Nova Scotia

With health centre's expansion, N.S. municipality hopes to find doctor for every resident

The $6.5-million project at the Clare Health Centre will create space for five more doctors, medical learners and physiotherapy services — which officials hope will be enough to clear the unattached patient list for Digby County.

Municipal council has approved $6.5M project and is seeking provincial funding

A man with a beard stands in a meeting room surrounded by chairs.
Yvon LeBlanc, warden for the Municipality of the District of Clare, says council was supportive of the expansion, even if it must foot the full bill. (CBC)

Call it the Nova Scotia health care's equivalent of Field of Dreams

Since the Municipality of the District of Clare financed and opened its own health centre in 2008 with the hope of recruiting and retaining doctors in this picturesque Acadian community in the southwestern corner of the province, doctors have been coming.

Along with a regular influx of medical residents who train at the site, the health centre has nine doctors, a family practice nurse, blood collection, mental health and addictions services, and visiting clinics by a cardiovascular nurse and dietitian.

With three more doctors signed on to arrive by January, the site is bursting at the seams. So the municipal council has approved a $6.5-million construction project to add space. The expansion will accommodate up to five doctors, and will include study space for medical learners and physiotherapy services.

That should be enough to eventually take on the 4,500 people in Digby County who are currently in need of a family practice.

A brick building with cleared land beside it.
The Clare Health Centre in Meteghan River, N.S., has nine family doctors and will get three more within the next year. Work has started on a $6.5-million expansion at the site. (CBC)

Construction is underway and officials hope it will be complete by early January.

"People need access to family doctors and, for us, this is our way of helping with a solution," Warden Yvon LeBlanc said in a recent interview.

"To be able to take patients that haven't had a doctor in a long time and actually, you know, roster them to a physician — for me, it's huge," said Dr. Michelle Dow.

Dow, who has worked in this community for 35 years and has served as a tireless advocate for recruitment, said successive municipal councils have understood the importance of being able to offer health-care services within the local community in both official languages.

A woman with glasses sits in a chair.
Dr. Michelle Dow is one of nine doctors who work at the Clare Health Centre. She says when the expansion at the site is complete, arriving doctors will be able to eventually clear the unattached patient list for Digby County. (CBC)

It was that understanding, and a willingness to listen to doctors almost 20 years ago about what would be needed to ensure consistent care for the future, that has brought things to this point, said Dow.

"Our municipality, you know, their vision was really ahead of the time for 2005."

When Dow and other members of the health-centre team approached council about the need for more space to accommodate more doctors, to offer additional services and to take on more patients, LeBlanc said there wasn't any hesitation about what needed to happen.

Collaboration between council and health-centre staff and doctors, along with the support of community members, has contributed to the health centre's success, LeBlanc said.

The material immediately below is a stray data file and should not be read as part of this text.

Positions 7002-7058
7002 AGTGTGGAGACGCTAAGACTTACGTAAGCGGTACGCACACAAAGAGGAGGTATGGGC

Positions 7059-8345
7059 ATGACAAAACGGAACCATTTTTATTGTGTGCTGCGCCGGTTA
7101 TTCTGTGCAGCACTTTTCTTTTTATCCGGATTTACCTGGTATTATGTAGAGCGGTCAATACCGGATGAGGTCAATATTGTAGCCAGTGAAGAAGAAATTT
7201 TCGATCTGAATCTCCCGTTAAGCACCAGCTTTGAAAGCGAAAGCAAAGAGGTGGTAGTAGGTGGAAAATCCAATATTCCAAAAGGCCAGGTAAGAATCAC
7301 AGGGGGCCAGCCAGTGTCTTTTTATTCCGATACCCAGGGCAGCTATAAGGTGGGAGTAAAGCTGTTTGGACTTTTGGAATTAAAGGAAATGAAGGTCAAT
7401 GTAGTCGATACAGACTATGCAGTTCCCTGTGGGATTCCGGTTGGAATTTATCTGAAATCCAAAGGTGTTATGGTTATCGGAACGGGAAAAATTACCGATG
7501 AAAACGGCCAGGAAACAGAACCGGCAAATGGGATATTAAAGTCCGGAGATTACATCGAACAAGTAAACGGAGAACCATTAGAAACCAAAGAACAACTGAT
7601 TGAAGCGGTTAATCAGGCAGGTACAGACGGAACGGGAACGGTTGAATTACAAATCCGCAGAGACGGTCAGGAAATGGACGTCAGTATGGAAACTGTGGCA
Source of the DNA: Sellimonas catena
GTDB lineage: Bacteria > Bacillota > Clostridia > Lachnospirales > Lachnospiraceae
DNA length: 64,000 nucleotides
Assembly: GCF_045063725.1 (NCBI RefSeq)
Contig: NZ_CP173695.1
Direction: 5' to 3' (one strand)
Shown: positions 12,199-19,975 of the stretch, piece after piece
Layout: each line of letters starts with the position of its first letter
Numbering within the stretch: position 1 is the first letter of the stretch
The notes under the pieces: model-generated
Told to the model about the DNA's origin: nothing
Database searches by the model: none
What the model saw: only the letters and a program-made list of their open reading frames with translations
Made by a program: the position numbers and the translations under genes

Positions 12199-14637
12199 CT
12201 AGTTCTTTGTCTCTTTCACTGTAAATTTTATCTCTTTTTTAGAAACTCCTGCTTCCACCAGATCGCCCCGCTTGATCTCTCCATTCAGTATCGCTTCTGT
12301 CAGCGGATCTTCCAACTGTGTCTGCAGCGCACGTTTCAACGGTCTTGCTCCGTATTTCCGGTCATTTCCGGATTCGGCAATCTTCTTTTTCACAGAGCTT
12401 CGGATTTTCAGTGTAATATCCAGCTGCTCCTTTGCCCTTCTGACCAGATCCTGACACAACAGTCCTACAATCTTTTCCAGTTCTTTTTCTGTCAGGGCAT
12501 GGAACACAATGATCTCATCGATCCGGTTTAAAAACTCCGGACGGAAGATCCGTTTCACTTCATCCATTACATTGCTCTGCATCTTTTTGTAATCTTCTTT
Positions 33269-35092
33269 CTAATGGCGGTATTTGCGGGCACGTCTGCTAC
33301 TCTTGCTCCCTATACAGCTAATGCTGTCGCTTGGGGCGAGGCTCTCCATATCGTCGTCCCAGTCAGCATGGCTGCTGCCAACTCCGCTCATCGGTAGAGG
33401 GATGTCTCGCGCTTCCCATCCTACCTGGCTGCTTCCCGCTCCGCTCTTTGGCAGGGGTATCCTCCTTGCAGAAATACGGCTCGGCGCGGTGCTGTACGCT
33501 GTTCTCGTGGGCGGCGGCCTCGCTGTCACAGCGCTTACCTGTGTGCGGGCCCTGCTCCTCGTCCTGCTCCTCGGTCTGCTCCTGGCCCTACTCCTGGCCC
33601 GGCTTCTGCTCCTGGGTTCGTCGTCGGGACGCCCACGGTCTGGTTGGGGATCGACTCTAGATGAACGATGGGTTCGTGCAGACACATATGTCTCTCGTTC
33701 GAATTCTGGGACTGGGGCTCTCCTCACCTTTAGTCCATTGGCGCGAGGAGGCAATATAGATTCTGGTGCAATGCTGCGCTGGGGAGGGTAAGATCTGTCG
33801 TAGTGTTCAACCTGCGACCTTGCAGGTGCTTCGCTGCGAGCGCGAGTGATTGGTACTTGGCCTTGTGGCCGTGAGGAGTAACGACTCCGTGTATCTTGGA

"As long as everybody's on the same page, we can move forward with different options for the municipality."

A meaningful contribution

The municipality is hoping the provincial government will help fund the project. But LeBlanc said it will go ahead regardless, noting that council didn't wait for a decision on the matter before starting construction.

Presentations about the expansion and a request for financial support were made last year. Senior officials from the province have toured the site. But so far, LeBlanc and his council are still waiting on word about whether the Nova Scotia government will contribute.

"At the end of the day, we're trying to help them fix a provincial problem and we think we have a solution," said LeBlanc. "Our basic ask was for a meaningful contribution to the project."

The area's MLA, Ronnie LeBlanc (no relation to Yvon), said he thinks a meaningful contribution would be for the province to pick up most — if not all — of the construction costs.

"And the reason I say that is there's an ongoing cost there," said LeBlanc, who served as warden before entering provincial politics in 2021.

"The municipality is maintaining the centre, paying for staff, they're doing all of these things that are a provincial responsibility."

'A fairly easy decision'

Ronnie LeBlanc said he's been working with Digby MLA Jill Balser, the province's labour minister, on the issue and she is supportive. But he's frustrated by how long it's taking to get an answer from the Health Department.

The expansion project aligns with the Tory government's priorities of expanding access to primary care and providing better, faster access to health-care services, he said.

"To me, it should be a fairly easy decision."

A spokesperson for the Health Department said in a statement that officials continue to review the municipality's request and an update would be provided within the next month.


Michael Gorman is a reporter in Nova Scotia whose coverage areas include Province House, rural communities, and health care. Contact him with story ideas at